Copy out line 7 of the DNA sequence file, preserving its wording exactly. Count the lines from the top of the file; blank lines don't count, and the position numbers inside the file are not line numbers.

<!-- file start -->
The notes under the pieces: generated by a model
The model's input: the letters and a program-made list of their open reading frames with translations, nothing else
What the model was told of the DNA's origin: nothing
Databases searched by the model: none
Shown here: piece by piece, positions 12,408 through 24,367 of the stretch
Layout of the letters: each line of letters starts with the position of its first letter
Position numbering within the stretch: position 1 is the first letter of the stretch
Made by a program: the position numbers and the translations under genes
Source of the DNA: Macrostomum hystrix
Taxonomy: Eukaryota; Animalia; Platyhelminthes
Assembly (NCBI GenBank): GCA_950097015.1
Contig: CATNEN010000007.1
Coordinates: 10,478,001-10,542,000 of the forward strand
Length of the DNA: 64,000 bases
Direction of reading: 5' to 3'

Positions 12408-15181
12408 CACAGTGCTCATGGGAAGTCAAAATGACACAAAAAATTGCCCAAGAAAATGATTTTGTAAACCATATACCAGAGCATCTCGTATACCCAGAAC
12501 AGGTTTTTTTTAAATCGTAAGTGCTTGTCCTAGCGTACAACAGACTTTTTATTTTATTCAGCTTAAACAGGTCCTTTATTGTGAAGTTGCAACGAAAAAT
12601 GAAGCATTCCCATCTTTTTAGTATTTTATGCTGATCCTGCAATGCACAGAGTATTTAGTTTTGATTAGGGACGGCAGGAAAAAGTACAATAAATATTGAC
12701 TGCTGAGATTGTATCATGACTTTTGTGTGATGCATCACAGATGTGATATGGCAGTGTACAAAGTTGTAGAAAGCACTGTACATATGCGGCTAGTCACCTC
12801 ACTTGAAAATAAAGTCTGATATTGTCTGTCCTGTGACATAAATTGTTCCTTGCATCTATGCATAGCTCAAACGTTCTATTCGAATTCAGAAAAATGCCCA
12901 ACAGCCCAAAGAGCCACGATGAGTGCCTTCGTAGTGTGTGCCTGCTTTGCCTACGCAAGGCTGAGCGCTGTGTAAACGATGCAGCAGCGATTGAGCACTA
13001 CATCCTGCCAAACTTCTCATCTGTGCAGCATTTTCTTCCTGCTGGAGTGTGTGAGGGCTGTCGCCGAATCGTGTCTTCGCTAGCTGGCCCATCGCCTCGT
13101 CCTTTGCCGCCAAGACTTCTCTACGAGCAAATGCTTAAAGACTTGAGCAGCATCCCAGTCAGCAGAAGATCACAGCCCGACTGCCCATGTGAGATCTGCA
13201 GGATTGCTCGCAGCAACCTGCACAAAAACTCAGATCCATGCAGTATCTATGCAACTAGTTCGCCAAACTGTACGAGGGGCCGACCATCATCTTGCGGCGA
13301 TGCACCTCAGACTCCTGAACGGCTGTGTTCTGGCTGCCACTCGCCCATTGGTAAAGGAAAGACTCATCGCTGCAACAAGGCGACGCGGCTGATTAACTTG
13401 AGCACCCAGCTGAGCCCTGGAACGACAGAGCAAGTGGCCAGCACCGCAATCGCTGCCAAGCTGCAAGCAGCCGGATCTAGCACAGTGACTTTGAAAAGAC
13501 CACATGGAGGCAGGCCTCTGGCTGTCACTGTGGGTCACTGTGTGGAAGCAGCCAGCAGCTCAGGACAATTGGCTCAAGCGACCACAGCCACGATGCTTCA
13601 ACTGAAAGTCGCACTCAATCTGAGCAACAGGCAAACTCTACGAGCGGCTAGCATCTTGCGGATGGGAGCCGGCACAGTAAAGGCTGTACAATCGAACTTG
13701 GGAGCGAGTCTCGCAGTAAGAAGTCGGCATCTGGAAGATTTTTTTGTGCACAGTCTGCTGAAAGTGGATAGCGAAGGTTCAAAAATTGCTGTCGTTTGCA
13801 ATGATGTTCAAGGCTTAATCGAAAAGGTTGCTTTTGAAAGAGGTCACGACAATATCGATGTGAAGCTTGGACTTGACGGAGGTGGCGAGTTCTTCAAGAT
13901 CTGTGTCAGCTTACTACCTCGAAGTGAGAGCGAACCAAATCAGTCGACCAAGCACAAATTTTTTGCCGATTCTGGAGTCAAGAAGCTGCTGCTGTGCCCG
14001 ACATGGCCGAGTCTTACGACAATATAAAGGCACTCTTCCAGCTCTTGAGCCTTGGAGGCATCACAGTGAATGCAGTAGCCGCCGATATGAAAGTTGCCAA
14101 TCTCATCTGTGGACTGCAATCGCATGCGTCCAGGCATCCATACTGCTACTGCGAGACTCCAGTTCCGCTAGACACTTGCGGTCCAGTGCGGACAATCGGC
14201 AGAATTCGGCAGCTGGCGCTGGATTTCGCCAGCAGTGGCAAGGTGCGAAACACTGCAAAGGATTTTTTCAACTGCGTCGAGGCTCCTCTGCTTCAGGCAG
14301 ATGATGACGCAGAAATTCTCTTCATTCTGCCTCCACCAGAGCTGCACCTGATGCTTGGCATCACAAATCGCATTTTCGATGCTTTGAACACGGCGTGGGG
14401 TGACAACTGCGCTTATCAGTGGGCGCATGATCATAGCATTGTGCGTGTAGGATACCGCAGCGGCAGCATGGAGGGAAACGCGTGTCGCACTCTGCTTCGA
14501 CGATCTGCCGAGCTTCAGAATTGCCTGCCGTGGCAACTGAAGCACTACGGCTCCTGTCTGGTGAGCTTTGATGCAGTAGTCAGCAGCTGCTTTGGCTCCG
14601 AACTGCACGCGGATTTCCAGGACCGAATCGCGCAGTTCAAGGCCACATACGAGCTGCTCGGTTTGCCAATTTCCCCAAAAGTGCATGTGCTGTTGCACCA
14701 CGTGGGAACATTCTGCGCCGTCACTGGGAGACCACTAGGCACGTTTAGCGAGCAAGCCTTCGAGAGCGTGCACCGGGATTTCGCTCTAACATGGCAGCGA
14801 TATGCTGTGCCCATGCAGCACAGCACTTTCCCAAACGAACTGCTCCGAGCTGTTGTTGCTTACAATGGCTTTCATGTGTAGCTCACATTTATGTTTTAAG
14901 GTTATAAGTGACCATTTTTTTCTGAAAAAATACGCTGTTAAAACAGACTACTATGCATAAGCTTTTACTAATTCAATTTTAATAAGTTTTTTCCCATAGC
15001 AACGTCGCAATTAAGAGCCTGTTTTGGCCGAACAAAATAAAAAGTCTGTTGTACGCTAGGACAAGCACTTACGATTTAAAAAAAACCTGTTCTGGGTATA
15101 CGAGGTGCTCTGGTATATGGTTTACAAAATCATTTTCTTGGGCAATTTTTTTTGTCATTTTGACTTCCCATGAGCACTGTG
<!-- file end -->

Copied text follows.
Position numbering within the stretch: position 1 is the first letter of the stretch